Personal Injury Law


What are the two types of causation in tort cases?

The two types of causation are actual or factual causation and proximate or legal causation. Actual cause refers to whether the defendant’s conduct was the actual, factual cause of the plaintiff’s harm. Take the example of a man with a sore leg who enters a department store and slips on the slick floor. The man claims that he injured his leg in his fall. However, the store may claim that his leg was injured already and the fall did not add to his condition at all.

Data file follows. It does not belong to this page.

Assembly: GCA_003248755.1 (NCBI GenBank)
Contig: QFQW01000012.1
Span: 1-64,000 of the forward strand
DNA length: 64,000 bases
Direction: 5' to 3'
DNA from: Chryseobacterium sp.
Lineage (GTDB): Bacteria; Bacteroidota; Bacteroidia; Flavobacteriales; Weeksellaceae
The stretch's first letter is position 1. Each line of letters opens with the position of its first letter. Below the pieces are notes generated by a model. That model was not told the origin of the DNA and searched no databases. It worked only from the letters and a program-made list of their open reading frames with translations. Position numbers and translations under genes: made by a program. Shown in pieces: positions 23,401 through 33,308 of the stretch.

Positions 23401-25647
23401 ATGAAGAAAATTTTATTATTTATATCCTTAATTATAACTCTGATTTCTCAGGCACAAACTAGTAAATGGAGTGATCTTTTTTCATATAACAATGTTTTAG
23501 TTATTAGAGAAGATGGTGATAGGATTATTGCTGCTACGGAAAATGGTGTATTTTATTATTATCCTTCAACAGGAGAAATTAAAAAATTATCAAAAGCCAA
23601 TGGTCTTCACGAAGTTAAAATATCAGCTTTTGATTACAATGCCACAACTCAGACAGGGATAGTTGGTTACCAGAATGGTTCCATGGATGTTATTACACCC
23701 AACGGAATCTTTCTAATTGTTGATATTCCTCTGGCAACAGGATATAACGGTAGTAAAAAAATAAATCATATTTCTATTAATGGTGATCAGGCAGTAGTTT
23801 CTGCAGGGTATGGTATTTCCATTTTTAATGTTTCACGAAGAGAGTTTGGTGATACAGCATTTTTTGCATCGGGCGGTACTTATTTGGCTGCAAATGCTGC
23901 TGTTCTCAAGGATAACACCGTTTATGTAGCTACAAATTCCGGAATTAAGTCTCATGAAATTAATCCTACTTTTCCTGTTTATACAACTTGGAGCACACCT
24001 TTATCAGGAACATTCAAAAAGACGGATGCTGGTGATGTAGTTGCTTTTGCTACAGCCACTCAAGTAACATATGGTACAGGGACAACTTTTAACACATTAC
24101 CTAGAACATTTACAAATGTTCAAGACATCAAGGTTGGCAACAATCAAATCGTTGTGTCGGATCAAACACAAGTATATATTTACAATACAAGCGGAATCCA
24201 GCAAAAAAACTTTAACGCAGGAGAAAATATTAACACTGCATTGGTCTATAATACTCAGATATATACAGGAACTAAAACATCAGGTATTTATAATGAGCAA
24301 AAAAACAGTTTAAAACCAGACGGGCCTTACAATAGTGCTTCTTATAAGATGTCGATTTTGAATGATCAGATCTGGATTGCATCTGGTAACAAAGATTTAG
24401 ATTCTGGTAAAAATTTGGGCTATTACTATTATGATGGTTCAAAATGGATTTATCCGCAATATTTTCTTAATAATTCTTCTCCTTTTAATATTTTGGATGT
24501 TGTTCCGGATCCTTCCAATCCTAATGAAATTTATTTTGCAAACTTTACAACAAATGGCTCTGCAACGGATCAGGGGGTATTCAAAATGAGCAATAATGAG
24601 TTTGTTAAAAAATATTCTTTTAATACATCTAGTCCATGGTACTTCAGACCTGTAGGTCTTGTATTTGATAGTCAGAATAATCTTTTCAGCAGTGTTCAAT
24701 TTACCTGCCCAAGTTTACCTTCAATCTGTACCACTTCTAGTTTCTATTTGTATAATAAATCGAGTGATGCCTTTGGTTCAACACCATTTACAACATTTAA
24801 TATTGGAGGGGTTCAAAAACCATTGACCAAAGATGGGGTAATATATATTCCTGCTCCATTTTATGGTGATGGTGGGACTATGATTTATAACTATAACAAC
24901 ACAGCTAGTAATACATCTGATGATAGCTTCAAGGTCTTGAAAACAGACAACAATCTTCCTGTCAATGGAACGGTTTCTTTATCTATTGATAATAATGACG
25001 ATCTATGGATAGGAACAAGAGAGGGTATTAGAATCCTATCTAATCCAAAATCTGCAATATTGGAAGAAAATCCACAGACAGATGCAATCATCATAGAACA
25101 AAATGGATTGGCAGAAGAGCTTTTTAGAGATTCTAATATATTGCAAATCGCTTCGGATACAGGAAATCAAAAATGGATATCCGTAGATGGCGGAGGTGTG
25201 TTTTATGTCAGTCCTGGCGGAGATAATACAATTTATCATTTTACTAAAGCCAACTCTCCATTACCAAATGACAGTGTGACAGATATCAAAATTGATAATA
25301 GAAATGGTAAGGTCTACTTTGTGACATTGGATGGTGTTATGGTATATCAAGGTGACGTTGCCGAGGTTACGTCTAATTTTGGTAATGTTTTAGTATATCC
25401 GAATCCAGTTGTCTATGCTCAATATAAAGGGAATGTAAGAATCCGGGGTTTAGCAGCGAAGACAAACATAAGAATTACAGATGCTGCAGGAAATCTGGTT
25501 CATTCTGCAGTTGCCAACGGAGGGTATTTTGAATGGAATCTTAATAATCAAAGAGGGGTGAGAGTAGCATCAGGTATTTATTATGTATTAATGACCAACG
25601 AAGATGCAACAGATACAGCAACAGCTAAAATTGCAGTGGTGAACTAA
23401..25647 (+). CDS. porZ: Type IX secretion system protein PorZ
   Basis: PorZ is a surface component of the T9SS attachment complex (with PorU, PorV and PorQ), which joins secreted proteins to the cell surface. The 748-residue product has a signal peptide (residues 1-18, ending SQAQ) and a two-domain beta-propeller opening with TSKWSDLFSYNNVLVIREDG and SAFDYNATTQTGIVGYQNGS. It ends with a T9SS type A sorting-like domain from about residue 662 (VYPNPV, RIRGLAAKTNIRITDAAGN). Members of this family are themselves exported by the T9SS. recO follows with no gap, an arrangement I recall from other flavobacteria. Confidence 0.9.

The second type of causation is legal or proximate cause. This type of causation limits a defendant’s liability to the reasonably foreseeable injuries caused by his tortious conduct. In other words, let’s say a man falls in the department store. The man suffers a knee injury and has to be transported by an ambulance to a local hospital. However, a careless driver then pulls out in front of the ambulance driver and causes a bad accident that kills the man who is a passenger-patient in the ambulance. It is not reasonably foreseeable that a wet floor would lead to a patron being killed in an ambulance.


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